Hudson Library leader reports activity is 'slow but very steady' at facility

Portions of the building reopened last week following COVID-19 shutdown

Artist and library patron Nancy Gregg, of Stow, checks out several books from the circulation desk at the Hudson Library & Historical Society. Large plexiglass barriers separate the library staff from the guests to promote safety.

HUDSON — Activity at the library has been “slow but very steady” since the facility reopened to the public on June 23, the director said.

Before reopening last week, the Hudson Library & Historical Society had been closed since March 13 due to the COVID-19 pandemic.

The library is currently open Mondays, Wednesdays and Fridays from 9 a.m. to 5 p.m. (with the first hour reserved for vulnerable patrons); 11 a.m. to 7 p.m. Tuesdays and Thursdays, 10 a.m. to 2 p.m. on Saturdays; and closed on Sundays.

E. Leslie Polott, the facility’s director, said the feedback she’s received from patrons “has been very positive for the most part.” She noted patrons thanked her and her staff for reopening in a manner that is safe for both visitors and employees. Only 60 people (including employees) are allowed in the building at a given time. Everyone in the building over the age of 2 must wear a face covering, said Polott.

All staff members, patrons and anyone else entering the library will have their temperatures taken, said Polott. If their temperature is 100.4 degrees or higher, Polott noted, “we will retake the temperature several times as well as use an alternative thermometer. If anyone still has a temperature, they will be asked to leave.”

Other safety features in the building include: plastic shields at each public service desk, a people counter which limits the number of people in the building at any given time; disinfectant wipes throughout the facility; social distancing markers placed 6 feet apart on the ground both inside and outside the building; signage placed on stacks stating only one person is allowed in an aisle at a time; and chained paths to guide people on entering and exiting the building, as well as to provide directions to the circulation desk, reference kiosk and children's kiosk.

Polott added patrons have expressed appreciation for features such as curbside and drive-up services, browsing allowed on the first floor, books stored on the second floor and in the Teen Room being brought to patrons at their request and computer assistance being provided in the Rotunda. Computer access in the Rotunda is being offered in half-hour blocks of time.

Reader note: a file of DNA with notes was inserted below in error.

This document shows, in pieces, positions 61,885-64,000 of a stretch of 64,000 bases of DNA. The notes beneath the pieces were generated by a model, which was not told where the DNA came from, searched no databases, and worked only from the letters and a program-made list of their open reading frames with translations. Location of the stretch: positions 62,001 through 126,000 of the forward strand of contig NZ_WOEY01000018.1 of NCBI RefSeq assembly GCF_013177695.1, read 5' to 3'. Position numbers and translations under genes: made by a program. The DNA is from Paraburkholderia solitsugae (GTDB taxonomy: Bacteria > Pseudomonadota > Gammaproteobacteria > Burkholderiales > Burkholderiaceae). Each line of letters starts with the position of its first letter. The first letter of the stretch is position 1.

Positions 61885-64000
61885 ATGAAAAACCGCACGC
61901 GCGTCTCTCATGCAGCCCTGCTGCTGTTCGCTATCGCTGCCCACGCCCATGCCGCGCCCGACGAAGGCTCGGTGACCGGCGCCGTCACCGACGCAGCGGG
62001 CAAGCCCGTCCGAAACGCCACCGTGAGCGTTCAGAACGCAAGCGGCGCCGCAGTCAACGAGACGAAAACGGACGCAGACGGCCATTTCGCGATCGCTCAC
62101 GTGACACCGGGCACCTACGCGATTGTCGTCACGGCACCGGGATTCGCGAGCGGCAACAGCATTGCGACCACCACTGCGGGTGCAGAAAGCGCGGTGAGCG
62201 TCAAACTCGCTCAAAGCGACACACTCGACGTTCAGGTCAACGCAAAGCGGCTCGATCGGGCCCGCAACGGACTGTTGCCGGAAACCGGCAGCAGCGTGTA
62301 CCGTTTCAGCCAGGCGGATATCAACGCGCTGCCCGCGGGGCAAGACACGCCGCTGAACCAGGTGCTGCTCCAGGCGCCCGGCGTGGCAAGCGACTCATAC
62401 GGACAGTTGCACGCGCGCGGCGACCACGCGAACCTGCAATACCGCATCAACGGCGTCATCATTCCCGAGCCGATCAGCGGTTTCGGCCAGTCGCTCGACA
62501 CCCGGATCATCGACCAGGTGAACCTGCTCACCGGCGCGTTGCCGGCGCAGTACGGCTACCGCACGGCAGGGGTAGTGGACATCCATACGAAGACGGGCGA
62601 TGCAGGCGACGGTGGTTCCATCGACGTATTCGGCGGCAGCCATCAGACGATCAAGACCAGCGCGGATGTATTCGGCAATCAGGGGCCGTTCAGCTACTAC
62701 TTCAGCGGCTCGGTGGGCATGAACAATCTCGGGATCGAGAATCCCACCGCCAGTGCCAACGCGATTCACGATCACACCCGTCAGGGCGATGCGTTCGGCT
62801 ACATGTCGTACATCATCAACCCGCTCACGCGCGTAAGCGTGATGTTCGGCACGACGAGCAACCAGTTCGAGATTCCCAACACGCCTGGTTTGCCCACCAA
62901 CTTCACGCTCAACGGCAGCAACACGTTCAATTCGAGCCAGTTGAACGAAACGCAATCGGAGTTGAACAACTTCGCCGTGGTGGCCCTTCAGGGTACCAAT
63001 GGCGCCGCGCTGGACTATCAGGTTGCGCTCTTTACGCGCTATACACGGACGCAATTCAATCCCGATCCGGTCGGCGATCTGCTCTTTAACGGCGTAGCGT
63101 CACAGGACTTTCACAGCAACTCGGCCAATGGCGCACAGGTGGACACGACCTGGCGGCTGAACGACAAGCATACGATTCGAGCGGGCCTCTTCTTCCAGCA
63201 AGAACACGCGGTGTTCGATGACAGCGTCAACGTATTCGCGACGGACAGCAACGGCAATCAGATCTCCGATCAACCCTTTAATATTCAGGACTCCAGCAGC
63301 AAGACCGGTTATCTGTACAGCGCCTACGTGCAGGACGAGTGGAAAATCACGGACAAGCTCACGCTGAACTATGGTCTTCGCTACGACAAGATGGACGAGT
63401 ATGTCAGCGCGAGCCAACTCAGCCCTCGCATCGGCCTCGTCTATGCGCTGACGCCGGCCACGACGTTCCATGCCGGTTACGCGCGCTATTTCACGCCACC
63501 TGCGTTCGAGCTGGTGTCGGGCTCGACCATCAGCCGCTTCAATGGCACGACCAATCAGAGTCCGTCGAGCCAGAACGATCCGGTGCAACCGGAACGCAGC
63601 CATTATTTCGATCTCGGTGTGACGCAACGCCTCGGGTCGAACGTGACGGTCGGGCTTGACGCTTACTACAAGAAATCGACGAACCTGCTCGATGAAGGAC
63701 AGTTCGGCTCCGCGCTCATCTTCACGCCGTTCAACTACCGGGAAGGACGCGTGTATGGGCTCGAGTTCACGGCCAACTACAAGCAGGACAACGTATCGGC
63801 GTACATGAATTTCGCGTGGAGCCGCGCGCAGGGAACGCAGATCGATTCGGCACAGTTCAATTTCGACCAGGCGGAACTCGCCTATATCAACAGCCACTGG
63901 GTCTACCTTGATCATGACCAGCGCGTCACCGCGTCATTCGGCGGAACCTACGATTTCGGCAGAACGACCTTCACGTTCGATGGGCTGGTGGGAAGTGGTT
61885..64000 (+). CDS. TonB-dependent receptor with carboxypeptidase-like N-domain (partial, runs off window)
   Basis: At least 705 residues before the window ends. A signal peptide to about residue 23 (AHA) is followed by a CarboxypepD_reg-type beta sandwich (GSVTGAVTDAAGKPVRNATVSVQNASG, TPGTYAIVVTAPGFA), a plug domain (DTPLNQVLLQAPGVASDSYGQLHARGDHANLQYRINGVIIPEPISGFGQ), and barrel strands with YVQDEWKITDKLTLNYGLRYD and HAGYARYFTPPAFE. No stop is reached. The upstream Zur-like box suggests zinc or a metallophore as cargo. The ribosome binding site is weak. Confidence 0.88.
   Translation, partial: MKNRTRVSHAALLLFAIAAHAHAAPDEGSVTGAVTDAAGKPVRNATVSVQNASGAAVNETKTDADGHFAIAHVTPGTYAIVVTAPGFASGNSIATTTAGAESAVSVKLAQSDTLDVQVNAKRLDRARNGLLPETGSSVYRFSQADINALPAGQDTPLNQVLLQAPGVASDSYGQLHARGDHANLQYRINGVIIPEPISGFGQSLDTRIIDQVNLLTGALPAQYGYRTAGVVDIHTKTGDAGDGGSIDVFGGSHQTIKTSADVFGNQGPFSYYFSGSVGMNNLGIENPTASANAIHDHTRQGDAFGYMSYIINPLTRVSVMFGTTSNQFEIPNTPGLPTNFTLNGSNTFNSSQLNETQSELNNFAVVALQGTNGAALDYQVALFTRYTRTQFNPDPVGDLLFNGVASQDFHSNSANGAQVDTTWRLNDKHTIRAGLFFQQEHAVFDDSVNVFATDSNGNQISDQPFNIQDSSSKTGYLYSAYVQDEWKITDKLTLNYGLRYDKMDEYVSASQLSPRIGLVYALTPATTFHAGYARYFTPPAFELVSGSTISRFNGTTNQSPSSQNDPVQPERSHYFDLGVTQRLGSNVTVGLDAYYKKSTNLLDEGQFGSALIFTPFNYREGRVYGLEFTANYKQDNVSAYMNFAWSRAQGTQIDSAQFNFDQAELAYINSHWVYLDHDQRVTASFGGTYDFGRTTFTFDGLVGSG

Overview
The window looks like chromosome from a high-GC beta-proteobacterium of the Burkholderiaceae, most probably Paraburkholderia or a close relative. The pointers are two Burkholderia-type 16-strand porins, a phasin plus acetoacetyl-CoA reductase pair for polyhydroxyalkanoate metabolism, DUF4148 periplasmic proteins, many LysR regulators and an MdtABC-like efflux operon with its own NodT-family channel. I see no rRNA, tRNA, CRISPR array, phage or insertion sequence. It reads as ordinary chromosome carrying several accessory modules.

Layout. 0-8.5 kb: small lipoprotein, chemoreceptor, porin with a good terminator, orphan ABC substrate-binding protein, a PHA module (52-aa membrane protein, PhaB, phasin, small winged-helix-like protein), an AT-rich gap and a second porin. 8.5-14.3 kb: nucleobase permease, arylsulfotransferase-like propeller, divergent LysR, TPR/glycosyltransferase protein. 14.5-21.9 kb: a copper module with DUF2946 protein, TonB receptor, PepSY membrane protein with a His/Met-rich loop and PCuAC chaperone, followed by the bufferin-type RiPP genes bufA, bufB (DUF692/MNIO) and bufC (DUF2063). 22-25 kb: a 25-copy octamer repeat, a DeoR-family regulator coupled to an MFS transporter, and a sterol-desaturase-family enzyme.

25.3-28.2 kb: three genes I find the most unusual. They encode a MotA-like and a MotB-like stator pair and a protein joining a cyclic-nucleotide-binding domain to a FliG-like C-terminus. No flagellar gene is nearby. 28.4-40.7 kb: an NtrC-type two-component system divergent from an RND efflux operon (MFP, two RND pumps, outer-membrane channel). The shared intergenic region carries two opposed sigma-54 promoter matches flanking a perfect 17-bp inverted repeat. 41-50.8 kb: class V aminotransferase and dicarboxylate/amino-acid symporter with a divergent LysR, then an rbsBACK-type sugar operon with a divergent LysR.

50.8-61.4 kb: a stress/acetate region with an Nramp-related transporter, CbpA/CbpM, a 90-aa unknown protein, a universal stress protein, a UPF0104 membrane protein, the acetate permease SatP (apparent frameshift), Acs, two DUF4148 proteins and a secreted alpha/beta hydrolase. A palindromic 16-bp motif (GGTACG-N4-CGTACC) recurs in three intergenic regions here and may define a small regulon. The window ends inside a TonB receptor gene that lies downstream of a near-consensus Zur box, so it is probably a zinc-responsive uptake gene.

Only portions of the first floor are open, said Polott, who noted the Teen Room, Born to Play, the Flood Room and the Cafe are closed. A temporary reference kiosk is set up in the Cafe and a temporary children’s kiosk is stationed next to the entrance to the Children’s Room.

So far, all categories of materials are popular among visitors, but Polott said children’s resources are in demand because the library is conducting its Summer Learning program.

Polott said the Teen Room is now being used to both store furniture and as an overflow space to quarantine library materials. She added patrons have asked when the Friends Bookstore space will reopen and noted she expects it to reopen with “limited access” some time in July.

“Unfortunately the Friends space is very cramped which presents challenges when trying to facilitate social distancing,” said Polott. “The library is working with the Friends group and President Lynn Remly to develop a safe re-entry plan.”

Polott said the library is not accepting donations because those materials would have to be quarantined for a period of time, and she noted the facility is already quarantining returned items and will soon begin doing the same with materials it acquires through statewide resource sharing.

Another space that remains closed is the Archives Room. Polott said her staff is waiting for the results of a study before developing a plan to offer services in that area. 

“We are waiting to hear the results of the Institute of Museum and Library Services/Battelle Study which is testing the length of time the virus remains active on surfaces including microfilm and fiche, and fragile historic papers as well as how best to sanitize them,” stated Polott.

Polott said she and her staff are working on the plans for the next phase of reopening.

“We will continue to notify the community as these plans become finalized,” she said. 

Reporter Phil Keren can be reached at 330-541-9421,, or on Twitter at @keren_phil.